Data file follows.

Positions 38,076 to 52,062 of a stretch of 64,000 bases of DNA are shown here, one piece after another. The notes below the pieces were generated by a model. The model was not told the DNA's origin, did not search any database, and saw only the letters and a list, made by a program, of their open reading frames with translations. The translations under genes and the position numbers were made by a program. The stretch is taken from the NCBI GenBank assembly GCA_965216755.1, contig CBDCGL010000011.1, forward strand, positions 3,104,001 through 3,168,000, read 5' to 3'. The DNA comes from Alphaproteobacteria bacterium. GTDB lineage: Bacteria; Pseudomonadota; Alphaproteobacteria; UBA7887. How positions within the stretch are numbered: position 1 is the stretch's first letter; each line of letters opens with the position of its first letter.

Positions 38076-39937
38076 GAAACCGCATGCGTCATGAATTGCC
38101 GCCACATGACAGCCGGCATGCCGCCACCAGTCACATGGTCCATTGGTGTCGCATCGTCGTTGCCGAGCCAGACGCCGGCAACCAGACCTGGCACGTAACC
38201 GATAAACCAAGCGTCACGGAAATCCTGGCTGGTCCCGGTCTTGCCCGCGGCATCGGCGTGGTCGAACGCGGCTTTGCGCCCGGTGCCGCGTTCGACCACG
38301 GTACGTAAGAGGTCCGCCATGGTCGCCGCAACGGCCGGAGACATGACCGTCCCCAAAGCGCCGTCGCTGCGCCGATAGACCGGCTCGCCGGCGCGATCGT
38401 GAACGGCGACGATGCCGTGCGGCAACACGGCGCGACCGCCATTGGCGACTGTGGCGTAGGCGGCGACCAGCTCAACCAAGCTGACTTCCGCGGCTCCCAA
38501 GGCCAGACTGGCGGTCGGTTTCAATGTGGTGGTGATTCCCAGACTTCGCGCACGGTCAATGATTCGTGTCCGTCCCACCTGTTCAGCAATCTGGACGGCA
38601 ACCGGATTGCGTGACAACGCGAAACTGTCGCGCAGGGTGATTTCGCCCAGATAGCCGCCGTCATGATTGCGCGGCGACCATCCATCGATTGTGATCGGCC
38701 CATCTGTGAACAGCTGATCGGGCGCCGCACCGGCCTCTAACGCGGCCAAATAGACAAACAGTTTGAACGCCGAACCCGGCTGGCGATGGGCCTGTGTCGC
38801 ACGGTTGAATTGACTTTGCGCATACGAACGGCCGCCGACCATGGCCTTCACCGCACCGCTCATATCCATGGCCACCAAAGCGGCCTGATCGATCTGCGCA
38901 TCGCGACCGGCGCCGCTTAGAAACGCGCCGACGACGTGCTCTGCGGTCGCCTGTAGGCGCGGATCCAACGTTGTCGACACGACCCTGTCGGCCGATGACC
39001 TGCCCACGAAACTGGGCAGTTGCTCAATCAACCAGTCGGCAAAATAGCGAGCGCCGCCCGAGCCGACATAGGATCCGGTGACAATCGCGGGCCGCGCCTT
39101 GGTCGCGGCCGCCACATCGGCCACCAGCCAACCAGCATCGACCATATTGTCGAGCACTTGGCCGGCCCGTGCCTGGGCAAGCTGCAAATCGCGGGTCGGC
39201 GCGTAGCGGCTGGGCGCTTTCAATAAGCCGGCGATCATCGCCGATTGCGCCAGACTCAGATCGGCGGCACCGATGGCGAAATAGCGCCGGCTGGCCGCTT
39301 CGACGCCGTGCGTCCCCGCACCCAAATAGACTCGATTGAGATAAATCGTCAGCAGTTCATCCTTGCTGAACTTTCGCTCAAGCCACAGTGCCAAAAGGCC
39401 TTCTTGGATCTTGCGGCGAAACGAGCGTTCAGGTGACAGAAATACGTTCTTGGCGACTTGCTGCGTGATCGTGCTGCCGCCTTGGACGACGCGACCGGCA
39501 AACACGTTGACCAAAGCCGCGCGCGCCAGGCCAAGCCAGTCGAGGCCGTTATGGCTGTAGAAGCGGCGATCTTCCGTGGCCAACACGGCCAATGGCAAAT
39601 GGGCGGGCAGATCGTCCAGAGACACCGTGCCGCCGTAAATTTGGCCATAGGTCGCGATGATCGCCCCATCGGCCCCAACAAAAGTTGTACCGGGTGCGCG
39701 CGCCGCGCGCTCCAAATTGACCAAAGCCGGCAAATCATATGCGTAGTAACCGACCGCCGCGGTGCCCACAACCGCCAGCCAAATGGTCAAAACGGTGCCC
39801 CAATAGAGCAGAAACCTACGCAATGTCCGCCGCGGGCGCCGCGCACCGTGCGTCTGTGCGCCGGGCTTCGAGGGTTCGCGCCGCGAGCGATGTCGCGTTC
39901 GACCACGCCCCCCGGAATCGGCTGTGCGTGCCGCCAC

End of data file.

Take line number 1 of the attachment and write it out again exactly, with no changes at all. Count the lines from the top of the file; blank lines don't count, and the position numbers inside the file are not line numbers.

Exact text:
Positions 38,076 to 52,062 of a stretch of 64,000 bases of DNA are shown here, one piece after another. The notes below the pieces were generated by a model. The model was not told the DNA's origin, did not search any database, and saw only the letters and a list, made by a program, of their open reading frames with translations. The translations under genes and the position numbers were made by a program. The stretch is taken from the NCBI GenBank assembly GCA_965216755.1, contig CBDCGL010000011.1, forward strand, positions 3,104,001 through 3,168,000, read 5' to 3'. The DNA comes from Alphaproteobacteria bacterium. GTDB lineage: Bacteria; Pseudomonadota; Alphaproteobacteria; UBA7887. How positions within the stretch are numbered: position 1 is the stretch's first letter; each line of letters opens with the position of its first letter.